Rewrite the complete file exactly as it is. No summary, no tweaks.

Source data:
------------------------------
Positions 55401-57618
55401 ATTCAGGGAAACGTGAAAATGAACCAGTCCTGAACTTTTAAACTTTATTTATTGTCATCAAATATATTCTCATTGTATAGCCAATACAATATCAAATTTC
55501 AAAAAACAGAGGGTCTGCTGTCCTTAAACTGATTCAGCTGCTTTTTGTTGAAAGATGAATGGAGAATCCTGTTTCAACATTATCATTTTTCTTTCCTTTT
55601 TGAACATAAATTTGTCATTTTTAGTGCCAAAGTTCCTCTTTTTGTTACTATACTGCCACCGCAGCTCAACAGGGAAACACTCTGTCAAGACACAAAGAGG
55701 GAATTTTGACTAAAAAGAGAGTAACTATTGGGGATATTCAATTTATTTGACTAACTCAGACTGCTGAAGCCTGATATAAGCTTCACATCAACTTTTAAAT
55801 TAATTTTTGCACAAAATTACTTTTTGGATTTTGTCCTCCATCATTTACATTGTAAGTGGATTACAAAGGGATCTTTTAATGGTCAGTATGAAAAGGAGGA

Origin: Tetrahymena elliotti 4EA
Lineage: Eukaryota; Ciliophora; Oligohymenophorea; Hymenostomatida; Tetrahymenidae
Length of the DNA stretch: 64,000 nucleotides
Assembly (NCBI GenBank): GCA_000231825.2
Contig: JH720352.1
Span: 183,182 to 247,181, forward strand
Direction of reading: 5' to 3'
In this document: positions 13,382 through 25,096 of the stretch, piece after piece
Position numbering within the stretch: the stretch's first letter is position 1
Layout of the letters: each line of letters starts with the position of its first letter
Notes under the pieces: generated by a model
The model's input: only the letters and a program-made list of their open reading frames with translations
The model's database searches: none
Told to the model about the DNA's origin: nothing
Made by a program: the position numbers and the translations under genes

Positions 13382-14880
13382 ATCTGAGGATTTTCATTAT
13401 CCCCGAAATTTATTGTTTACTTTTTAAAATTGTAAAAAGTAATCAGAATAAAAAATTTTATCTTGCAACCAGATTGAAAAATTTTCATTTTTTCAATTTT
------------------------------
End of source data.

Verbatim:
Positions 55401-57618
55401 ATTCAGGGAAACGTGAAAATGAACCAGTCCTGAACTTTTAAACTTTATTTATTGTCATCAAATATATTCTCATTGTATAGCCAATACAATATCAAATTTC
55501 AAAAAACAGAGGGTCTGCTGTCCTTAAACTGATTCAGCTGCTTTTTGTTGAAAGATGAATGGAGAATCCTGTTTCAACATTATCATTTTTCTTTCCTTTT
55601 TGAACATAAATTTGTCATTTTTAGTGCCAAAGTTCCTCTTTTTGTTACTATACTGCCACCGCAGCTCAACAGGGAAACACTCTGTCAAGACACAAAGAGG
55701 GAATTTTGACTAAAAAGAGAGTAACTATTGGGGATATTCAATTTATTTGACTAACTCAGACTGCTGAAGCCTGATATAAGCTTCACATCAACTTTTAAAT
55801 TAATTTTTGCACAAAATTACTTTTTGGATTTTGTCCTCCATCATTTACATTGTAAGTGGATTACAAAGGGATCTTTTAATGGTCAGTATGAAAAGGAGGA

Origin: Tetrahymena elliotti 4EA
Lineage: Eukaryota; Ciliophora; Oligohymenophorea; Hymenostomatida; Tetrahymenidae
Length of the DNA stretch: 64,000 nucleotides
Assembly (NCBI GenBank): GCA_000231825.2
Contig: JH720352.1
Span: 183,182 to 247,181, forward strand
Direction of reading: 5' to 3'
In this document: positions 13,382 through 25,096 of the stretch, piece after piece
Position numbering within the stretch: the stretch's first letter is position 1
Layout of the letters: each line of letters starts with the position of its first letter
Notes under the pieces: generated by a model
The model's input: only the letters and a program-made list of their open reading frames with translations
The model's database searches: none
Told to the model about the DNA's origin: nothing
Made by a program: the position numbers and the translations under genes

Positions 13382-14880
13382 ATCTGAGGATTTTCATTAT
13401 CCCCGAAATTTATTGTTTACTTTTTAAAATTGTAAAAAGTAATCAGAATAAAAAATTTTATCTTGCAACCAGATTGAAAAATTTTCATTTTTTCAATTTT